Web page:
Arsène Wenger is the manager of Arsenal FC – the English football (soccer) team I fell in love with as a child and continue to support in adulthood. Wenger, widely considered a philosopher of the beautiful game, said the following in an interview: The only possible moment of happiness is the present. The past gives you regrets. And the future, uncertainties.
If there is a common theme among intelligent and insightful thinkers in their commentary on happiness, it is that it is an experience of the present. This perspective, I think, is more true than false. But I also think that in order for one to go on day by day, one must generally believe and have hope in tomorrow.
Whether a person gets into a deep (non-clinical) depression or melancholy, or gives up entirely on a dream or a person or a thing, hope (along with faith), is the last defense that must be defeated. Without hope, which though is distinct from happiness, but can be argued as a necessary factor in maintaining happiness, the desire to live, to love, and to continue, is lost.
But what if you have hope – the belief that an uncertain future can be better, but you do not have happiness in the present? And what if you went as far as to trade in the present (security of) whatever happiness you do have, for the uncertainty of the future? This, I’ve often found, is what happens when you’ve left a place before you’re actually gone.
The plain truth about being ready to leave a place before you’re actually gone is this: You spend much more time living in the actual future than living in the present (or the past). There is a caveat, however: the future seems more real than the present. Indeed, it is not the best way to live but it is also how you know this place is no longer for you; no longer yours.
The love that you’ve found and the lessons you’ve learned are not enough to keep you here. But you want to live in the real present again, you need to live in the present again. And you can longer do that here; the present is no longer here.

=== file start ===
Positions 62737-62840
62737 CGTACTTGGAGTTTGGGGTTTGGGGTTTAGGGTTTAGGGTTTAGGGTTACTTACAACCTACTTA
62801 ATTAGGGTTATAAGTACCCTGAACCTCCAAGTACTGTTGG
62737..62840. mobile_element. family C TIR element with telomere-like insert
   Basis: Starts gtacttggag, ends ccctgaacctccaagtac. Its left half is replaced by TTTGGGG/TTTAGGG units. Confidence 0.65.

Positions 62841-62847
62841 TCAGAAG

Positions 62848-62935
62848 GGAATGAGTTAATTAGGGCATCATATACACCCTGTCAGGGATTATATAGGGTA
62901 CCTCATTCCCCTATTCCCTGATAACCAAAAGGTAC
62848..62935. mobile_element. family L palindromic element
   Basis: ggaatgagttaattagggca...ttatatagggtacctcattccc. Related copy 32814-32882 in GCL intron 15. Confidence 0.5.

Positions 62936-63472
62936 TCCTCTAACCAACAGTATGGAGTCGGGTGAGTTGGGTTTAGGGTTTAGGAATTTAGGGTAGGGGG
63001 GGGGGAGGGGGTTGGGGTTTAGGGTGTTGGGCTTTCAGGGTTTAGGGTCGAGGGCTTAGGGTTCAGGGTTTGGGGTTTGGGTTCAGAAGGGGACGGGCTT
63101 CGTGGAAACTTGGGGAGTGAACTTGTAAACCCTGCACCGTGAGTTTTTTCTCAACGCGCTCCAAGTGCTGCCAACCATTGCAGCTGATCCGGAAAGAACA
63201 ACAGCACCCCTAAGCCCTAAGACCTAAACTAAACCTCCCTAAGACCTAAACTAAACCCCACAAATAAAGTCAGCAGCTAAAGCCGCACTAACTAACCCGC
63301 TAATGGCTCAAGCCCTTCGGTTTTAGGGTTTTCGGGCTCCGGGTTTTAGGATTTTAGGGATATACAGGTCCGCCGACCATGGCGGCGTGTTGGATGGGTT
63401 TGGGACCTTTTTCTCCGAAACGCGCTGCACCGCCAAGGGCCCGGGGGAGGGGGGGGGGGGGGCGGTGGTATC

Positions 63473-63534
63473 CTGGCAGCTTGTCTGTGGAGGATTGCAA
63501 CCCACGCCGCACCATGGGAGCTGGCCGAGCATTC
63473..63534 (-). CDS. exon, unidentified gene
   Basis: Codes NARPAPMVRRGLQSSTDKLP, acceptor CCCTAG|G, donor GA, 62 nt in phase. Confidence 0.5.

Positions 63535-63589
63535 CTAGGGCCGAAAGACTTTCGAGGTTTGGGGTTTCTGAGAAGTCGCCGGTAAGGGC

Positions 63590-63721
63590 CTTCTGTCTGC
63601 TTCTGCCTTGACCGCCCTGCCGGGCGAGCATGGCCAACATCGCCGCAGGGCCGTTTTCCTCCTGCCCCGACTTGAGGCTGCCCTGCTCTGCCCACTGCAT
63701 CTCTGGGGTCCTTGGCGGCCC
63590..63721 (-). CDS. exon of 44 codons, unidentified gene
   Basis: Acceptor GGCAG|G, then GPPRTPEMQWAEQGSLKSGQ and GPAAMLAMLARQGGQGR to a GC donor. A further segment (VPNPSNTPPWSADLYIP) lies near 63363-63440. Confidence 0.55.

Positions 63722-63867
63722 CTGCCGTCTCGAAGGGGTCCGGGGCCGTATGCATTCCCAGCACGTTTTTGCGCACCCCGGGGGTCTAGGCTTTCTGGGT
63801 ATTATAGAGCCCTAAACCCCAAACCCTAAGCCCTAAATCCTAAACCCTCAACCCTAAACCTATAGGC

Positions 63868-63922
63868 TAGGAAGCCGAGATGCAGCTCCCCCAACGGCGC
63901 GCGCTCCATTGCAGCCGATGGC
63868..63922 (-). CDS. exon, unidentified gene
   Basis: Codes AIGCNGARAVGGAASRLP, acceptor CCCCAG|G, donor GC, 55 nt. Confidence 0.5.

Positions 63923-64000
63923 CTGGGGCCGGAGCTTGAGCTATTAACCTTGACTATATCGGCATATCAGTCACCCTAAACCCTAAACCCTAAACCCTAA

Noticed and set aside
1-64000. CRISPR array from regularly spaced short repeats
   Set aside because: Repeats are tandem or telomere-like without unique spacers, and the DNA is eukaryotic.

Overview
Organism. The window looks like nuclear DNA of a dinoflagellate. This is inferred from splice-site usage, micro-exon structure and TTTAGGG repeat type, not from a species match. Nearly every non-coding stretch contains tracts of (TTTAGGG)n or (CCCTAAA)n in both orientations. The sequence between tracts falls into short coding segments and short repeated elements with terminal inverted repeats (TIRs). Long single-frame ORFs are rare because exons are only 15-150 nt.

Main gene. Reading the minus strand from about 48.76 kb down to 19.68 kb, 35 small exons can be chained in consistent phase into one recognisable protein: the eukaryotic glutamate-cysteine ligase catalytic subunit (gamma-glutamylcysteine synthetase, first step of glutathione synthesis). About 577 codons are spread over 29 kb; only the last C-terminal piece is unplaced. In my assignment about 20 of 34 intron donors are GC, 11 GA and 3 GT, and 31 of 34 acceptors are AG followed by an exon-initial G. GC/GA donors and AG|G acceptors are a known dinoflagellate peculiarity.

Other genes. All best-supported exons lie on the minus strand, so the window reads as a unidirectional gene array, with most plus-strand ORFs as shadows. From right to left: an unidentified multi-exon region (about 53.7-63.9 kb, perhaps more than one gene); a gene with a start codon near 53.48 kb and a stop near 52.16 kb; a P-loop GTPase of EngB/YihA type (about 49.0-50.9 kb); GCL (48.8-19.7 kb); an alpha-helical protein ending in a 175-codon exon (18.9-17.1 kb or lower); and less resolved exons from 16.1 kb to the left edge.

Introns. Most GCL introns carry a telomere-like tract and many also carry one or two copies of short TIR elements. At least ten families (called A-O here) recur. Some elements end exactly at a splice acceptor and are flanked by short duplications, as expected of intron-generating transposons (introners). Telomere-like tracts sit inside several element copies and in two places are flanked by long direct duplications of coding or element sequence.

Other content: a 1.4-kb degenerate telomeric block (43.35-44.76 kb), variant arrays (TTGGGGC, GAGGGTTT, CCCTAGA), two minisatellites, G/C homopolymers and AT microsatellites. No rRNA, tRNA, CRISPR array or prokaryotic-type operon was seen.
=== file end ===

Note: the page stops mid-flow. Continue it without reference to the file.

It ceases to matter how much you love a place or the people, if you stay, and stay longer than you should, you will eventually experience resentment more than anything else. It is best to leave a thing or a person or a place before you begin to resent it; before it begins to feel like it has taken more from you than you had to give.
Before you’re already gone, it will feel like your work here is done. For you, it will feel like there is nothing left to be learned or loved or endured or appreciated; all that is left is waiting. And waiting will feel like a punishment. And it might even elude you, that you do in fact have another lesson left; you have one more thing to endure – patience.
But what is not left is happiness. You’ve already given that up. Traded it in for anxiety and uncertainty. And for you, it is worth it. Giving up your happiness is worth it for the hope of your possibilities. The anxiety and uncertainty of the future is not enough to diminish these hopes. And that’s how you know you’ve already left – you would rather live in the uncertainty of fear than in the security of whatever happiness you had in what used to be your present.
Perhaps it is foolish and unwise and a bad investment. But either way, the risk has already been taken. Either way, you’re no longer here – you’re there. Here is now past tense. Here is now already a memory; the story you have begun to tell yourself is about a place that you used to know.
Happiness, indeed is a thing of the present as Wenger and many thinkers throughout time and space have cautioned. But when you’re ready to leave a place before you’re already gone, you’ll know one final thing for sure: It is not that you do not know how to be happy here, it is that you no longer wish to be happy here anymore.
But your hope isn’t gone – it’s elsewhere. Your present and your future is elsewhere. Your physical body is merely waiting to join you; your physical body is merely waiting to join your happiness and your hope.